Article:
How a Paper Company is trying to write a new chapter on sustainability

The effects of the climate changes can impact virtually all kinds of business. What is a paper and pulp company in Brazil doing in order to adapt to the new reality imposed by these changes?

The tension between the limited availability of natural resources on Earth and the constant growth of human needs has been discussed for hundreds of years by people around the world. Back in the 18th century, Thomas Malthus had already raised concerns about the risks that a fast-growing population pose to the world in case the supply of goods was not able to meet such needs.[1]Although the limitations of Malthus’ theory were exposed by many scientists that came after him, the fundamental lesson that his legacy left to society is on the necessity of constantly discussing these issues in order to guarantee an equilibrium between human needs and world supply.

Within this context, humans have been putting a lot of effort in order to overcome such challenge and, on recent times, this whole discussion was amplified due to the realization that climate change is a serious problem which poses not only additional and unknown threats but also potential opportunities for business and organizations.

Some of the effects of the Climate Change may be traced back to the Industrial Revolution. Since those times, the Earth’s average temperature has been increasing substantially (more than 0.9 Celsius degrees from 1880 and 2015). Additionally, within this same period, the carbon dioxide concentration on atmosphere rose from 290 parts per million to 430 parts per million, a phenomenon that contributed to the faster pace of Arctic sea decline and global warming.[2]

Part of this impact is attributable to the deforestation, since according to scientists, “when forests are cut down, not only does carbon absorption cease, but also the carbon stored in the trees is released into the atmosphere as CO2 if the wood is burned or even if it is left to rot after the deforestation process”. Within this context, many paper and pulp companies have adjusted their missions to focus not only on adding value to its main shareholders but also to play an active role on contribute to the sustainability of the environment, since the growing demand for such materials adds pressure on the Earth’s remaining natural forests and endangered wildlife[3].For instance, that is what Suzano – Brazil’s second biggest paper pulp producer – has been trying to do.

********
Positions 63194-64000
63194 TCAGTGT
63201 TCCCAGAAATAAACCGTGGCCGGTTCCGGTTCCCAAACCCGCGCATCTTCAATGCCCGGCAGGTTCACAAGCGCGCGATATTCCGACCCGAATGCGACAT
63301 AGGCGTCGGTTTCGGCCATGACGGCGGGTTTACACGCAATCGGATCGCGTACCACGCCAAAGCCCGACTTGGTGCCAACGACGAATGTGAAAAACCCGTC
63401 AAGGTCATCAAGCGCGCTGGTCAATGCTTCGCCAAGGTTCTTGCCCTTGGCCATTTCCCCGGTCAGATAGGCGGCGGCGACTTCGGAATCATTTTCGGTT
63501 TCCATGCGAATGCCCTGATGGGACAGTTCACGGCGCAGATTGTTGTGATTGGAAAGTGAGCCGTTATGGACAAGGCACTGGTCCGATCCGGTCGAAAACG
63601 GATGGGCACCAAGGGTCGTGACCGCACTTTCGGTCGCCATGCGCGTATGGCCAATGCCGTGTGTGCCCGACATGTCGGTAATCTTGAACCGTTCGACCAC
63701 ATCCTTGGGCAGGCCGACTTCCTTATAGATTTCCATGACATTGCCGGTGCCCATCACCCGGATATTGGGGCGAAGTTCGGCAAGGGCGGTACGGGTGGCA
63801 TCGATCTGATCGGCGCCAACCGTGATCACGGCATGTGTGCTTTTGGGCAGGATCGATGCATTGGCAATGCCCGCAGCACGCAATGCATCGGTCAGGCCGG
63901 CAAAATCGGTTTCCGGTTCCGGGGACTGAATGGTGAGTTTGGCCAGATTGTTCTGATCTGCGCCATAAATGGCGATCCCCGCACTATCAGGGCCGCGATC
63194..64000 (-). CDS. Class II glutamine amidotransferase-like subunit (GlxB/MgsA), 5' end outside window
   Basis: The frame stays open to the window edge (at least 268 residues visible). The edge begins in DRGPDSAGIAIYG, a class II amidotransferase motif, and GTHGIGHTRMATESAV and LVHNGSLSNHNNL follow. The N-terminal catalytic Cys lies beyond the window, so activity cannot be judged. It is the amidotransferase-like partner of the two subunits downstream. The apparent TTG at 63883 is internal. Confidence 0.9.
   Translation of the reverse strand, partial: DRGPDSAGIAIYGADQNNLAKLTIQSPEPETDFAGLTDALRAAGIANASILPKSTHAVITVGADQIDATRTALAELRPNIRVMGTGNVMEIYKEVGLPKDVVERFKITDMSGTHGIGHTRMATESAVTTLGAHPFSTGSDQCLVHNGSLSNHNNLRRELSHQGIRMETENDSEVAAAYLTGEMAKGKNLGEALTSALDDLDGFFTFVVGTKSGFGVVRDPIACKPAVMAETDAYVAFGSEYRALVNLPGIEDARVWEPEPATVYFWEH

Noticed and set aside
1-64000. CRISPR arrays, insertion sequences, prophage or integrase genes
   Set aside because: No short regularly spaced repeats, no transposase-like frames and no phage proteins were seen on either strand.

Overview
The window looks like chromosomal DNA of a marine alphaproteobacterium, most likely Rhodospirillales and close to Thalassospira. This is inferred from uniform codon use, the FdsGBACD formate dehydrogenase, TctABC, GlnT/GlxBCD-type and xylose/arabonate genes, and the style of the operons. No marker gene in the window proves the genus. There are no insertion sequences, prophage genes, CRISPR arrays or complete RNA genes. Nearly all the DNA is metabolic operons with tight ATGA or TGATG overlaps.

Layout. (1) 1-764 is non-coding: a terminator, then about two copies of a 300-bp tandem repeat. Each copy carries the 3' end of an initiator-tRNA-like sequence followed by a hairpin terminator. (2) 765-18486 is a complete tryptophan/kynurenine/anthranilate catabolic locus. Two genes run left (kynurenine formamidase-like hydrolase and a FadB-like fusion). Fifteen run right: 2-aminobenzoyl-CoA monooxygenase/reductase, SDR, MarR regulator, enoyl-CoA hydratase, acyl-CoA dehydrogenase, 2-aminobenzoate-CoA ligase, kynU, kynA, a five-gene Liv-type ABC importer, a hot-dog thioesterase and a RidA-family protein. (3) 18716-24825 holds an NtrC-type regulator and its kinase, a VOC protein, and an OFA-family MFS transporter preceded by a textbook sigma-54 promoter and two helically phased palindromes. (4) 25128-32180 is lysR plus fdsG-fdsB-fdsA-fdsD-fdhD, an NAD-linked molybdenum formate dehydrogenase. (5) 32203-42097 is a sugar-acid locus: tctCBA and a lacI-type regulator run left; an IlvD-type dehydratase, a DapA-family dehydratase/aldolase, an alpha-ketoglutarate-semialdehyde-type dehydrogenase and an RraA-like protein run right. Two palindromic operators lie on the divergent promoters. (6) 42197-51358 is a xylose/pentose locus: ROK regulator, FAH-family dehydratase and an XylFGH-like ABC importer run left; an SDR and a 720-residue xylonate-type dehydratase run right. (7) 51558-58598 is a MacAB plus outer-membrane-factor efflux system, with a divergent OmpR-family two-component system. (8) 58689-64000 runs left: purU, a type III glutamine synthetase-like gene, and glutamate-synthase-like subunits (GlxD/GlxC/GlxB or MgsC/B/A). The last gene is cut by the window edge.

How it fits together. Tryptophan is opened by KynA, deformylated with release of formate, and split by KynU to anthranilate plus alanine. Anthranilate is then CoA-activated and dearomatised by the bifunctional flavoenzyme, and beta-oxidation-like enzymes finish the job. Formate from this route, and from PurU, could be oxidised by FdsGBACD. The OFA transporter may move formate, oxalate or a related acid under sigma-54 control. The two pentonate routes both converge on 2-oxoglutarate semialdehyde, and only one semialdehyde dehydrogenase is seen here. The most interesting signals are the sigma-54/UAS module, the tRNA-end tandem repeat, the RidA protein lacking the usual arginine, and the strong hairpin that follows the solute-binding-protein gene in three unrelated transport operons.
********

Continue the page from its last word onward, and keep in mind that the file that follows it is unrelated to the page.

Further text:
By looking at the company’s environmental policy document, it is possible to observe that Suzano aims to closely integrate its economic objectives with environmental and social responsibility, and to sustainably develop its forestry resources and pulp production technologies. Also, the company focuses on preventing pollution, sustainably using water, acting to promote biodiversity and conservation and contributing to the reduction of Greenhouse Gases (GHG) emissions.

Among the concrete initiatives taken by the Company, there are two measures that deserve to be analyzed in detail.

First, in accordance with its environmental policy, Suzano maintains certifications for its forest areas from the Forest Stewardship Council (FSC) and Cerflor/PEFC. Cerflor is a Brazilian national certification scheme recognized by the Programme for the Endorsement of Forest Certification (PEFC). Currently 63% of Suzano’s total (owned and leased) forests are certified according to standards from both organizations. These areas follow strict planting and harvest procedures, focused on mitigating the impact of deforestation into the environment and adopting responsible practices that also contribute to reduce the emission of GHG.[4]